We’ll be the first to admit – conversation about data quality processes can leave many of us feeling apathetic, as it’s not the most exciting topic. This reputation can lead to hesitation when it comes to digging deeper into the matter. However, in this age of DIY surveys and online polling, it’s easy for data quality to suffer.
Read below for how to apply simple quality assurance techniques to the survey research process.
Quality Control vs. Quality Assurance:
First, it is important to distinguish between quality control (QC) and quality assurance (QA).
Quality Control Processes:
- Employed after research has been conducted to identify potential faults within collected data
- Reactive vs. Proactive
- Can be subjective
Quality Assurance Processes:
- Employed before research has been conducted to limit potential faults within collected data.
- Proactive vs. Reactive
- More objective
QC is certainly a necessary piece of a well-rounded strategy, but many times we put more emphasis on quality control than quality assurance.
Through quality assurance, we supplement what the QC process lacks – ultimately forming an approach that is proactive instead of reactive.
At Elevated Insights, we do everything we can to build in quality assurance techniques throughout the quantitative research process. Below I’ll share just a few of the ways we go about this.
1) Design your survey in a way that is conducive to data quality:
While there are a multitude of survey design techniques for data quality, some of the most important we incorporate into our surveys are:
- Mobile optimization – as access to smartphones/tablets increase; more and more online surveys are taken through a mobile device. When designing and testing surveys Elevated Insights takes a “mobile-first” approach to survey design.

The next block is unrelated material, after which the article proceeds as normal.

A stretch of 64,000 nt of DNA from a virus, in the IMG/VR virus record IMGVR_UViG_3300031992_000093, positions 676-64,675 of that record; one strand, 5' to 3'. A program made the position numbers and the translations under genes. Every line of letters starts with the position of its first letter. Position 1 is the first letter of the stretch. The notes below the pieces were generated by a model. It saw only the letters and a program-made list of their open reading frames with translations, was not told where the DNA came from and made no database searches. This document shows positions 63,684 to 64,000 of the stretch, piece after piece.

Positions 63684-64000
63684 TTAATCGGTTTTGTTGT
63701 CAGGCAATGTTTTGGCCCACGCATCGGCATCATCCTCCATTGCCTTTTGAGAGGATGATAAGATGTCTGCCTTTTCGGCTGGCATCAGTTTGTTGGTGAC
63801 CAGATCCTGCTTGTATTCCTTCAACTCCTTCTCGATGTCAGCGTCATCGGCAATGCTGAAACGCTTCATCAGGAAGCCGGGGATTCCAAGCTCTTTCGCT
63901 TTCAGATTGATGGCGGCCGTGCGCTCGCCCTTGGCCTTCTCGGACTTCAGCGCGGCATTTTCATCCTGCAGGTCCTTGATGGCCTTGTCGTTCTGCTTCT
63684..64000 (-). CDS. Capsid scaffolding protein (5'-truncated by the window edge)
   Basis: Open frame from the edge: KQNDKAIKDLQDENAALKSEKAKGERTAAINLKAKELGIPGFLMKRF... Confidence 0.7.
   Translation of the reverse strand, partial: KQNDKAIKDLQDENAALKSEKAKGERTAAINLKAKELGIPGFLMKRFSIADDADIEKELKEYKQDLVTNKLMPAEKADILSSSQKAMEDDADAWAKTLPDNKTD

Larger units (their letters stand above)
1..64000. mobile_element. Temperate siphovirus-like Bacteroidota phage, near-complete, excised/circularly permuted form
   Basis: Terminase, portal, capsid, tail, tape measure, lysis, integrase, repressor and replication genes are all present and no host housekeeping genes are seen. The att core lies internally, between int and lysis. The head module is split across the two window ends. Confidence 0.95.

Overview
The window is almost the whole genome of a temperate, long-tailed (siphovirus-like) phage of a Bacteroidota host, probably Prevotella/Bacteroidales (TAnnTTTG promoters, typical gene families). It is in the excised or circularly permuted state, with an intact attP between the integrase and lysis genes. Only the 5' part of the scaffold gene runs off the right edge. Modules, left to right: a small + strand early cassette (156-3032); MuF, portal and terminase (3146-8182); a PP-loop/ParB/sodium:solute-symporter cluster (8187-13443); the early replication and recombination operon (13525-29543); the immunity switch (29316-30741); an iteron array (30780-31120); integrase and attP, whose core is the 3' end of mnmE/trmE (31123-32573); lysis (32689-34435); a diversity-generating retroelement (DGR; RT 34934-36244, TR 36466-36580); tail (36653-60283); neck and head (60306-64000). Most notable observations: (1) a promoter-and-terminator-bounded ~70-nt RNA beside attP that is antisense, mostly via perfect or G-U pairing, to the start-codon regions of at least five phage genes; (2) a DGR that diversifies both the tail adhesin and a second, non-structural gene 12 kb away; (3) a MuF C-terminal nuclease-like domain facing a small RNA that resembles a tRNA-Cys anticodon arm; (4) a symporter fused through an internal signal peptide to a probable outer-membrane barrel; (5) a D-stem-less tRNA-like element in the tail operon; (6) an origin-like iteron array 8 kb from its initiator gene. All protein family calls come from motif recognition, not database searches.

- Survey length – we recommend keeping survey length to 10-minutes or less. Surveys that exceed this threshold are more vulnerable to respondent fatigue, which in turn can lead to poor quality data and/or lower response rates.
- Managing engagement & gamification – we choose to employ more engaging questions (slider scales, drag and drops, etc.), use images where applicable, and “gamify” certain question types. Below is an example of a MaxDiff question where respondents interact with the question by playing a card-sort game.
2) Leverage your survey platform to test your survey:
Many survey platforms provide tools you can leverage which decrease the likelihood of sending out a flawed survey. These platforms allow the ability to:
- Manually test through a “preview” of the survey
- Spell check
- Automatically check survey accessibility
- Generate test, or “simulated”, responses
Generating simulated data can be extremely useful to identify errors in the survey related to survey flow/logic, quotas, terminates, etc. These errors can be easily identified by checking this simulated data within built-in reporting tools or even by manually checking the raw data.
3) Create an objective framework for tagging and cleaning responses:
When tagging responses for removal, it is important to first set an objective framework to remove responses from the dataset.
Although tagging responses subjectively on somewhat of a case-by-case basis may seem like an obvious route to higher quality data, we must be careful that we do not unintentionally introduce our own bias.
This can be achieved by setting “response error thresholds” or standards that a respondent must hit before having their response removed. A couple examples:
- Tagging responses with more than two “poor data quality indicators” throughout their response (e.g. selected a red herring, provided a gibberish response, straight lining)
- Determine a “minimum” amount of time to be spent on a survey
The reality is, respondents ARE going to make mistakes (we’re all human). However, this does not necessarily mean their entire response is invalid.
Elevated Insights would love to assist with your upcoming research needs and we pledge to deliver quality insights by combining both quality assurance and quality control techniques to our data collection process. Shoot us an email – we would love to talk through ways we could help!
For more information on data quality procedures, please see our Beating the Cheaters E-Book, which you can access here.